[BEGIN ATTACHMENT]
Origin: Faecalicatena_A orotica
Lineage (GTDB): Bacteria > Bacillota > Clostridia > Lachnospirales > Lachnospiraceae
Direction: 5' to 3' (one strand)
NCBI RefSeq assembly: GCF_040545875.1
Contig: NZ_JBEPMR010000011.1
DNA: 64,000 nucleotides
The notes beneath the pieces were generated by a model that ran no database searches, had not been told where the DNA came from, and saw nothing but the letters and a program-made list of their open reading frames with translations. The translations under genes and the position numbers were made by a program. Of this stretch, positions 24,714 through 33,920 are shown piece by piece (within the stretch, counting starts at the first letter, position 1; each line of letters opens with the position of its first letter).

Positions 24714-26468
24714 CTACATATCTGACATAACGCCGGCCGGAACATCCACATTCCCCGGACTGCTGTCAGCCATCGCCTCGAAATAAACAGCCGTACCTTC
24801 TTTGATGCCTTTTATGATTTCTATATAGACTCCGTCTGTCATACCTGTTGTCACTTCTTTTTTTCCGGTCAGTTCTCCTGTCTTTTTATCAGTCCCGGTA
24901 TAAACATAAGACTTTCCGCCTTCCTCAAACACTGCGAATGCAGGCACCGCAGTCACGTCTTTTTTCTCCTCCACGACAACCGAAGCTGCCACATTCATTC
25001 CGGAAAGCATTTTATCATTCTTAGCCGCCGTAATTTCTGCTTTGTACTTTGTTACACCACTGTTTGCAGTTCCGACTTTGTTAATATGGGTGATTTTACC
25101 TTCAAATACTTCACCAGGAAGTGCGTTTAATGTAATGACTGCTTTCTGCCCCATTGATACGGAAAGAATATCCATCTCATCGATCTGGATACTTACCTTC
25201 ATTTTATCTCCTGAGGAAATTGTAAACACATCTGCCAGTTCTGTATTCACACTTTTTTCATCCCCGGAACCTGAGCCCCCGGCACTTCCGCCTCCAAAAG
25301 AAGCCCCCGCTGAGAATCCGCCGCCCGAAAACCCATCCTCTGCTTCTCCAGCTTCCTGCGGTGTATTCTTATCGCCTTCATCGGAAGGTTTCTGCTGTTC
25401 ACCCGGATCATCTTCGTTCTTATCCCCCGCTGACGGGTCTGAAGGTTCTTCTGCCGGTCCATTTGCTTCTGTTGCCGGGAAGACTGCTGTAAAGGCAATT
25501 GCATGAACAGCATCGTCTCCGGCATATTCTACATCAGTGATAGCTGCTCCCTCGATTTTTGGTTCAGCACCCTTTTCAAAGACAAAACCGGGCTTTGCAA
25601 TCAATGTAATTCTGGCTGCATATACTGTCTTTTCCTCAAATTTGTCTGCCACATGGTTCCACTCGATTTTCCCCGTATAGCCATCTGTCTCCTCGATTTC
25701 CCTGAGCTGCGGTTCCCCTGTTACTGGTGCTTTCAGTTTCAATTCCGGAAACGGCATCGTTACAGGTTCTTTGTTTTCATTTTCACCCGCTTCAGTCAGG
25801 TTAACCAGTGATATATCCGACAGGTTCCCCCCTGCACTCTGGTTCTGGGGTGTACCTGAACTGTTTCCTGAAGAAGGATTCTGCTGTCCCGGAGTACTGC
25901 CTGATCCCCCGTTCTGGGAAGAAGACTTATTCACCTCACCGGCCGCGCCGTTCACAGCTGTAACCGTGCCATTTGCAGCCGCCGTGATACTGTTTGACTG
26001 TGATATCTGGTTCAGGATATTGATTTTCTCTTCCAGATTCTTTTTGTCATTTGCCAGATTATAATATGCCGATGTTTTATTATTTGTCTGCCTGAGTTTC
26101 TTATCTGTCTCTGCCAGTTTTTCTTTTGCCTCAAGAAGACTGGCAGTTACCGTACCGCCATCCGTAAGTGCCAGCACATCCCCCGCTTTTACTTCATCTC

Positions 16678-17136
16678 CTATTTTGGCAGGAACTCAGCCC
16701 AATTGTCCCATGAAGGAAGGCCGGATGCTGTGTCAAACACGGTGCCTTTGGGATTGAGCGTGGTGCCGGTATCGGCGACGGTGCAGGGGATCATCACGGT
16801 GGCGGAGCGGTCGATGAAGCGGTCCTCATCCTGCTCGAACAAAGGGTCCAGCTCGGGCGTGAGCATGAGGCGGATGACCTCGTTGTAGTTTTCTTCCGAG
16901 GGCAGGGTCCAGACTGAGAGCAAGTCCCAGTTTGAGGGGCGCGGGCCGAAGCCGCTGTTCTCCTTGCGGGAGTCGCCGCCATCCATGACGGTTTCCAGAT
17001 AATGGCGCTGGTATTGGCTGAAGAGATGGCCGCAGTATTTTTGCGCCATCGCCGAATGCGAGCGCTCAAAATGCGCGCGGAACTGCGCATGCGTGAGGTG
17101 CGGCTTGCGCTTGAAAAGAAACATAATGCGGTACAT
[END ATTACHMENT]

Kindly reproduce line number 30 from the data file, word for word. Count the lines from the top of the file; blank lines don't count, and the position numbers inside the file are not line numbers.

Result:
17101 CGGCTTGCGCTTGAAAAGAAACATAATGCGGTACAT